Tears on the Bus
Computer sales expert Kate McElroy, 32, lives with her four-year-old daughter, Alice, in west London. Kate says:
As a single parent who works full-time, I felt guilty that I wasn't giving Alice as much time as I could, leaving her with the child-minder. So when she started having tantrums to get her own way, I'd often give in. But her behaviour deteriorated to the point where she was in control of me, rather than the other way round.
I did everything for her - from getting her dressed, to tidying up her toys and even putting an empty juice carton in the bin when she handed it to me. I felt I was being a loving parent and meeting her needs when, in fact, it left Alice feeling that she was in charge.
She'd scream at me in private and in public. Once we were sitting on the bus and she pointed at me and shouted, 'Don't you touch my hair.' I was so embarrassed. My worst moment was when the bus driver stopped the bus and said, 'Get the child off the bus.' He refused to drive on and in the end we had to get off. I felt dreadful and it made me become isolated. I started avoiding shops, restaurants and even going on holiday with her.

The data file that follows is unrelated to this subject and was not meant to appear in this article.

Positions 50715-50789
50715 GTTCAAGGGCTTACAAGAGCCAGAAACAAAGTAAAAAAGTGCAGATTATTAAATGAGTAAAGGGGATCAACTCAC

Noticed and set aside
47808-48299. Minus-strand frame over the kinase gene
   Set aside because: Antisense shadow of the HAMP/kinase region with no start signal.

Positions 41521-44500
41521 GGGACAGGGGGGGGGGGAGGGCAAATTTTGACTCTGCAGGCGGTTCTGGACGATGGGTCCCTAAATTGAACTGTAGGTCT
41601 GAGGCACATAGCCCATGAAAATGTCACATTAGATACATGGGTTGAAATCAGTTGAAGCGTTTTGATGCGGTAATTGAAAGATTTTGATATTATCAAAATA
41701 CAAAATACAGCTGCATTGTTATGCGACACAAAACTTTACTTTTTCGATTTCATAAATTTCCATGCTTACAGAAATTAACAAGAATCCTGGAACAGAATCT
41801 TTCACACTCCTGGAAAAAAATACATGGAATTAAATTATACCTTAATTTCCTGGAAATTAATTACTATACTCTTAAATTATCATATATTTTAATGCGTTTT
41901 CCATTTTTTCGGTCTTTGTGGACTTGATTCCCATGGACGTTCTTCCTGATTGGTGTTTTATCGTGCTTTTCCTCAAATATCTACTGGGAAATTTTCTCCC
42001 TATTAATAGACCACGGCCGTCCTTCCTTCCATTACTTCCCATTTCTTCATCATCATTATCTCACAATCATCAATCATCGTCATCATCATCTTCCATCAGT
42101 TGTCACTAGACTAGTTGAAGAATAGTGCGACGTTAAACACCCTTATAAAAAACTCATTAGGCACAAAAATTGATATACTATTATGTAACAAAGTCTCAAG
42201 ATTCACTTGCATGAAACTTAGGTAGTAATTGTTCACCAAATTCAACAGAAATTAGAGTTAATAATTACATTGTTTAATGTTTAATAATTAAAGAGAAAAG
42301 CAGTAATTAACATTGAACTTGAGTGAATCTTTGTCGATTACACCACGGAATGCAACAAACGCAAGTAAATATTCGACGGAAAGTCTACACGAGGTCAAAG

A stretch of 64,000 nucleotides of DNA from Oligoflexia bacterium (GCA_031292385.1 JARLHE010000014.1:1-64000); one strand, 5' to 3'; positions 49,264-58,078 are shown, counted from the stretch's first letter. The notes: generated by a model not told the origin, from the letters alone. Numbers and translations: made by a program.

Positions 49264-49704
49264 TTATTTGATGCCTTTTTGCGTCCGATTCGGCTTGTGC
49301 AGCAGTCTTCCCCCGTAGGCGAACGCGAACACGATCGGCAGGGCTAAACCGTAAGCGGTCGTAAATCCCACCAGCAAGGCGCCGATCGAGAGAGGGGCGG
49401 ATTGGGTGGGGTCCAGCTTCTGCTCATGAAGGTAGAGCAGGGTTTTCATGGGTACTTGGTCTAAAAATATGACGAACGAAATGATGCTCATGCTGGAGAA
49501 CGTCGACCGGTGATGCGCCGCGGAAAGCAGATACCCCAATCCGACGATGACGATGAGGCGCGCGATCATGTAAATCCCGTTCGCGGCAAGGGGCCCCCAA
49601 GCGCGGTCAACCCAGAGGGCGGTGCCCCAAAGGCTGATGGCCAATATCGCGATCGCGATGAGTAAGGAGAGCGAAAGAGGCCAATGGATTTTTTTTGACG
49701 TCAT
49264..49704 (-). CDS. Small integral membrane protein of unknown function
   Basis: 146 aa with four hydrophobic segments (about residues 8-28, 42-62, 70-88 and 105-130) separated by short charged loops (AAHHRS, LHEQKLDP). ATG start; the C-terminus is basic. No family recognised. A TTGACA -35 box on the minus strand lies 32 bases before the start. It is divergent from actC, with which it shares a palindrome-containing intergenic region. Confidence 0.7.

I had started to come home early from work to spend more time with Alice, but her behaviour led me to ask, 'Why do I bother?' So I'd carry on working, then come home for an hour before her bedtime and put her to bed.
Then the BBC put me in touch with the New Learning Centre, who taught me not to be her slave and to be her boss. Now I refuse to do things unless she asks nicely, and I'm getting her to do more things for herself. I no longer feel guilty that I'm a single parent - she's a lucky kid. Now, when she whines, I put on music and ignore her, and when she's being nice I give her lots of attention.
I've also learned to control her materialistic demands. On Christmas Day, for instance, she ripped open a mountain of presents, then demanded more. But, for her birthday, I made sure she opened one present a week, and then only after she'd earned it by getting herself dressed or not being rude to me, for example. She played with every present properly and appreciated it.
Now I'm really proud of her improvement and I feel back in control.